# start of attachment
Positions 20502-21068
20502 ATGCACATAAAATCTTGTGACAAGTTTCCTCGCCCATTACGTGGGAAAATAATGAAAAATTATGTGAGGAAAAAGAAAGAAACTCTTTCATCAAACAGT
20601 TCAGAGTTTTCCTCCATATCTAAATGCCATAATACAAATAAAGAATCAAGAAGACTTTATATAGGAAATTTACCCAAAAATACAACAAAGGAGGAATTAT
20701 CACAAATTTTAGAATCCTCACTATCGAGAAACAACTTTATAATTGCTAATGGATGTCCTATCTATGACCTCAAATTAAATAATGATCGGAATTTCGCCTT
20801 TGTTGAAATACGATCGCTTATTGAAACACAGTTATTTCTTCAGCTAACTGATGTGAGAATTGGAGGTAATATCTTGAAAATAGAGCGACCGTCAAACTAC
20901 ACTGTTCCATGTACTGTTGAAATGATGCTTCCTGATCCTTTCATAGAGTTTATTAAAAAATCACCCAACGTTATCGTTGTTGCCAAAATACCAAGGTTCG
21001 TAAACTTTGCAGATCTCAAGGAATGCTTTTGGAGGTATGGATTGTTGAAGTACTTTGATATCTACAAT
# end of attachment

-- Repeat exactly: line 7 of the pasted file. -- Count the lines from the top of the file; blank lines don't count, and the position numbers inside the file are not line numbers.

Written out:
21001 TAAACTTTGCAGATCTCAAGGAATGCTTTTGGAGGTATGGATTGTTGAAGTACTTTGATATCTACAAT